Community user groups are a great way to find other professionals in your area and expand your list of contacts. You can often leverage knowledge from these professionals or even obtain work for each other.
The forums at TechRepublic are a great meeting place for IT pros of all stripes to connect to one another, find areas of common interest, and explore technical problems. User groups further complement those kinds of opportunities by specializing in a specific technology or bringing together IT pros in a particular region.
The goal of the user group is to assemble IT professionals together at some frequency to meet and discuss common areas of interest. For example, I have been an executive for going on four years now in the Ottawa's Windows Server User Group. We even collaborate sometimes with a fellow group, the Montreal IT PRO user group, for some initiatives. Typically, our groups focus on Microsoft technologies, but there have been presentations on other technologies as well, such as VMware and APC UPS monitoring.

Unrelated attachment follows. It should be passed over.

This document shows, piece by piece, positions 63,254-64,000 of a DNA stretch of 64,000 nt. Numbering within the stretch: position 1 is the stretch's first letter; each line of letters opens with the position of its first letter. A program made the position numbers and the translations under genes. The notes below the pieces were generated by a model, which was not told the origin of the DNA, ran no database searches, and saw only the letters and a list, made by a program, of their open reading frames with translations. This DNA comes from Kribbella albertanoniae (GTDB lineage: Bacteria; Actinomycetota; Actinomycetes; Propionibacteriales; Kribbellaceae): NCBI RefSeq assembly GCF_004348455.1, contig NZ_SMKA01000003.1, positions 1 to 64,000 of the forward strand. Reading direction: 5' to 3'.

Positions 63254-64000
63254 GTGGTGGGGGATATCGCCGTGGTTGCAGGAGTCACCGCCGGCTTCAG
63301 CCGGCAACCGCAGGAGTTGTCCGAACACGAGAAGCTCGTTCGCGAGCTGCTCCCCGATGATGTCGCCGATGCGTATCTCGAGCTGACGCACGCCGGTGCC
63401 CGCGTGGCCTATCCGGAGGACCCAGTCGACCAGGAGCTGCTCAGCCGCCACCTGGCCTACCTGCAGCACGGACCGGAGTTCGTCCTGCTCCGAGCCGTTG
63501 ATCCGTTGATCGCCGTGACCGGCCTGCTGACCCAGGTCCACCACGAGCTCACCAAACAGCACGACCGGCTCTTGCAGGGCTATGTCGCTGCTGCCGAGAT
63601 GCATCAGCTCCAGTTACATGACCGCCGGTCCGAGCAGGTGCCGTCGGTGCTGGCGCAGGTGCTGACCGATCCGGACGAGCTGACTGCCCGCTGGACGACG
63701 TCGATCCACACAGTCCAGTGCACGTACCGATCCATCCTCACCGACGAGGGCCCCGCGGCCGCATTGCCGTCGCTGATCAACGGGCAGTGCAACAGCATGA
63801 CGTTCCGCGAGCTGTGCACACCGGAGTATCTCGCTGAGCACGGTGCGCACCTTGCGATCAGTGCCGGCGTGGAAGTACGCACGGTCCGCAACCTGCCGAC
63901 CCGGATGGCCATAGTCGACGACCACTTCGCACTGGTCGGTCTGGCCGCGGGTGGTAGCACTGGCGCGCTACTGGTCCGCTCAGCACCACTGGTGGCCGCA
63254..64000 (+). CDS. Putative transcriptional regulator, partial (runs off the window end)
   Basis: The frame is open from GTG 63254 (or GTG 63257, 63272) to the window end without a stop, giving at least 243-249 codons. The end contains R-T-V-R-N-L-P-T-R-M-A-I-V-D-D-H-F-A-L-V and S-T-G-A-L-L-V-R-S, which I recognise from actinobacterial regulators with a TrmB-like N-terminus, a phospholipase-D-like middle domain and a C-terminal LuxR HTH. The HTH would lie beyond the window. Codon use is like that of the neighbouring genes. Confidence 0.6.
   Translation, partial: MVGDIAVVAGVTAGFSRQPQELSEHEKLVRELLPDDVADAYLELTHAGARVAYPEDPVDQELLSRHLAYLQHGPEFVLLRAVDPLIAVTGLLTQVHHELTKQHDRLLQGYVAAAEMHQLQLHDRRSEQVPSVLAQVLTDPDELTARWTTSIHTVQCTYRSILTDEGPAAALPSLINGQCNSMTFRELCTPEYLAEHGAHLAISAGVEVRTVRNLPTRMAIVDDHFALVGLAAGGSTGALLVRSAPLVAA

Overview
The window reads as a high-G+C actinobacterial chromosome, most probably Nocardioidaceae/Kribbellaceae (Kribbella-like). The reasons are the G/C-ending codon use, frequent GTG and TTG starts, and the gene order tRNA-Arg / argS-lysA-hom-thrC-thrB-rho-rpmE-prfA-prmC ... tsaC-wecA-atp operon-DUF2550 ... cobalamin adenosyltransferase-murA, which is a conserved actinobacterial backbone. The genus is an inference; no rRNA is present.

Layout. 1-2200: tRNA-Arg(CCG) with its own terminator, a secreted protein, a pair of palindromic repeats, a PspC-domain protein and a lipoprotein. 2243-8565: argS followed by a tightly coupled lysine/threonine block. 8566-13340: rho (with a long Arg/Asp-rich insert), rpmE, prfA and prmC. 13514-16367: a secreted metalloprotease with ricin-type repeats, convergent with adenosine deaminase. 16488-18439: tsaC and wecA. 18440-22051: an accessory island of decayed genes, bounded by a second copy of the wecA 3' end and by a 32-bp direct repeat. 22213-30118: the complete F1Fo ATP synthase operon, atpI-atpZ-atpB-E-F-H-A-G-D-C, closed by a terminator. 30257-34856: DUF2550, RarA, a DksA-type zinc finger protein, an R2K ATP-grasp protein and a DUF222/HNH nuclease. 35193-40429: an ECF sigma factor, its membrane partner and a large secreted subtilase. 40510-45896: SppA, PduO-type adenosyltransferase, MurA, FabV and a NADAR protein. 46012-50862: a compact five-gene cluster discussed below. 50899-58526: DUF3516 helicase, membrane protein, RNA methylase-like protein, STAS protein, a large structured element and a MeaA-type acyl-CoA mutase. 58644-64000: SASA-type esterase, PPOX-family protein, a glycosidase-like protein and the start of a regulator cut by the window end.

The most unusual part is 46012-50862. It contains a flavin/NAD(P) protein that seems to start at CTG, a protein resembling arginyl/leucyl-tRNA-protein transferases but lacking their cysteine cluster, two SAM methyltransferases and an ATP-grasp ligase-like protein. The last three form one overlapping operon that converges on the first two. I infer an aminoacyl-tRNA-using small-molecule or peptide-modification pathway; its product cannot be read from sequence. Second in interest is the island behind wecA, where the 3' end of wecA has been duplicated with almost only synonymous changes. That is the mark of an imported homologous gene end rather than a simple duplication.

User groups, their Web sites, and resources can be a big benefit to you by expanding your resource pool and offering some fun at the same time. For example, the OWSUG has helped some IT professionals get exposure within the community by hosting a blog for communicating their areas of expertise.
Another way to leverage the power of user groups is to create study groups for help in achieving certifications. The study-group format is particularly useful because members can leverage the "group push" and motivate themselves to work harder and keep pace with their studies. Like any study group, you can get help when you need it and provide encouragement to others working toward the same goal.
As an example of a way to find a user group near you, Microsoft hosts this guide: http://www.microsoft.com/communities/usergroups/default.mspx. User group members often receive incentives from Microsoft or other sponsors such as invitations to attend special events, which they would otherwise not be eligible for. Of course, user groups exist for just about any IT niche that you would be interested in, so look up a user group in your community today and Get Your Geek On!
Are you a member of a user group? How has it helped you in your work? Let us know if you have other suggestions for ways to leverage the power of user groups in your worklife.
Need help configuring, administering, supporting, and optimizing network infrastructure? Then turn to our free Network Administration NetNote. Automatically sign up today!
Brad Bird is a lead technical consultant and MCT certified trainer based in Ottawa, ON. He works with large organizations, helping them architect, implement, configure, and customize System Center technologies, integrating them into their business processes.